In a world filled with top-class bars, cafés and restaurants, we occasionally experience service that can only be described as unforgettable. However just as great service can be unforgettable for a customer, the same can be said for bad service. Negative experiences within the hospitality sector can not only ruin a meal but can often ruin our entire perception of a business. Having had one of these negative experiences recently, I questioned just how businesses communicate with their customers and how their staff are trained to deal with such a situation.

I was visiting a garden centre with a daytime restaurant with 40 or so seats. After being shown to a table, I ordered the fish, described on the menu as “white fish in batter.” Shortly after the young waitress brought out my food, I realised I would not be able eat it. I had been expecting a texture that was soft and flaky, but the fish I had been given was hard and chewy. There is nothing wrong with the cooking and presentation, just the type of fish used. I asked the waitress if she could change the meal to something else, to which she replied that she would have to check with her manager. When she returned, she informed me that her manager refused to change the meal as, “there was nothing wrong with it.” Instead of coming to my table personally, he was happy to relay his decision through another member of staff. When I voiced my disappointment, she left to appeal his decision. Coming back to my table she informed me that the problem had been resolved. Using her own initiative and judgement to “go past” front of house and straight to the kitchens, she was able to order me a new dish.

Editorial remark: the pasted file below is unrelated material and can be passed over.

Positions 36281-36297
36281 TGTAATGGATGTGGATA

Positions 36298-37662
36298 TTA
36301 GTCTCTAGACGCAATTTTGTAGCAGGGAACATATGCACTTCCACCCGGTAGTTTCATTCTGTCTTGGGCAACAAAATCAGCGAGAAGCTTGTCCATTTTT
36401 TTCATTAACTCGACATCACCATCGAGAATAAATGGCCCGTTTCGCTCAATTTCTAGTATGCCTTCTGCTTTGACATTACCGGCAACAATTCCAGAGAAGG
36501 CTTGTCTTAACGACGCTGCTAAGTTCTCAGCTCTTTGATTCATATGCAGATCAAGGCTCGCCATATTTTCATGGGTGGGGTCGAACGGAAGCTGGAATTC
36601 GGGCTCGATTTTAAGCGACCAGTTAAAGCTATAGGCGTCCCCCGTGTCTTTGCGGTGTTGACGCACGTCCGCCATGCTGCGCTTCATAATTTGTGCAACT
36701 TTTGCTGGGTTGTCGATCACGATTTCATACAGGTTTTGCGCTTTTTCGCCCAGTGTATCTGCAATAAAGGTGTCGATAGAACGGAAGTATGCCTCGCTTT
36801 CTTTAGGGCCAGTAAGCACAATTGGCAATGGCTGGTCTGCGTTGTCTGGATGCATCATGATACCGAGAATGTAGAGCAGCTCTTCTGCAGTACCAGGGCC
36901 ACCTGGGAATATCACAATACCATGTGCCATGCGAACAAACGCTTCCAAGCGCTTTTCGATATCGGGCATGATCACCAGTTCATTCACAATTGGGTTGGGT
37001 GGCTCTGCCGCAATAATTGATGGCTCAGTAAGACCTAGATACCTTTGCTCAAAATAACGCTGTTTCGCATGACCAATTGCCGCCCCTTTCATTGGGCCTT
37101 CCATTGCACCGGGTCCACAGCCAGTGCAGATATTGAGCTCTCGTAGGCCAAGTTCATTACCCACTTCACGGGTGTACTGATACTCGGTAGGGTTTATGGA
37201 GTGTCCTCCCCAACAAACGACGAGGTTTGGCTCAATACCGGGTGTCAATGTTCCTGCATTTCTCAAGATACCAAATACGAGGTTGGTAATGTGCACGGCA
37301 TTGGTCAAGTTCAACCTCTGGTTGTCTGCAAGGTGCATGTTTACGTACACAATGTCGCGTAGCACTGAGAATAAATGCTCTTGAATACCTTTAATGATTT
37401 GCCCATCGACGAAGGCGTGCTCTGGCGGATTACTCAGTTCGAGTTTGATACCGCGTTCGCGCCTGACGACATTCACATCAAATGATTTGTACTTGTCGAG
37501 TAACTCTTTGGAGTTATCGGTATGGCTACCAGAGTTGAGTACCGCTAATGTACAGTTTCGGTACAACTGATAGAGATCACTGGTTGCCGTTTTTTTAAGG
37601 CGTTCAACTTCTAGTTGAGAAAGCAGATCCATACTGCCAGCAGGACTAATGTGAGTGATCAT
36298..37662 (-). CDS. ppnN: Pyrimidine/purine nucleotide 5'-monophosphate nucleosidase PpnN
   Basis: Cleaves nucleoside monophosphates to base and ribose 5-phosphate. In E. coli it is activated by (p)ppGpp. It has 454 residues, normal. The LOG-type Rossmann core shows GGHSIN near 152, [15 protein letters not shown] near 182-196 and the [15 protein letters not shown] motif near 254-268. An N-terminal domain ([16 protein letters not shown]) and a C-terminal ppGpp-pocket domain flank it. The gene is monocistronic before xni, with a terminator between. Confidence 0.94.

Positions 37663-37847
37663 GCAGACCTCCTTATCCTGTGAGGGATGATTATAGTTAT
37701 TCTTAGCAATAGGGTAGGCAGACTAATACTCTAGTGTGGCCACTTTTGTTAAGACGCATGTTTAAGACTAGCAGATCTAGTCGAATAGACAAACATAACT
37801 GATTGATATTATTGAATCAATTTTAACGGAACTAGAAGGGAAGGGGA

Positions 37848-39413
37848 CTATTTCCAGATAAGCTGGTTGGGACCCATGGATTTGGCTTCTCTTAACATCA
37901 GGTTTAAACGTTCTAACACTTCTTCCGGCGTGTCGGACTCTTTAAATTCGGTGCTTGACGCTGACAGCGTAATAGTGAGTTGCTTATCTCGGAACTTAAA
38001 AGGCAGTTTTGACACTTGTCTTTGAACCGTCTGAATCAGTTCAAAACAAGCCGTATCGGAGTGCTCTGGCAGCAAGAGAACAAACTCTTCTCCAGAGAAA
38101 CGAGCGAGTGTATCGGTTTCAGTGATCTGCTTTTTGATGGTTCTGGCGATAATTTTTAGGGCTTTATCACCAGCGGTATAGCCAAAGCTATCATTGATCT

In the modern day of social media, online reviews and connectivity, never has customer service been more paramount. At the click of a button, customers can not only leave a rating on a business, but post descriptions and photos directly to the internet for all to see. Complaints within the service industry have always threatened to stain a business, but with the mass accessibility of the internet, these stains are growing harder and harder to clean off.

The managers refusal to personally oversee the situation and his lack of empathy towards his customers is alarming when considering these risks. Perhaps some businesses focus too heavily on black and white protocol instead of considering their relationships with valuable customers. If this is the case then maybe more emphasis should be out put on training staff to be friendly, rather than simply efficient.

Let me know what you think.

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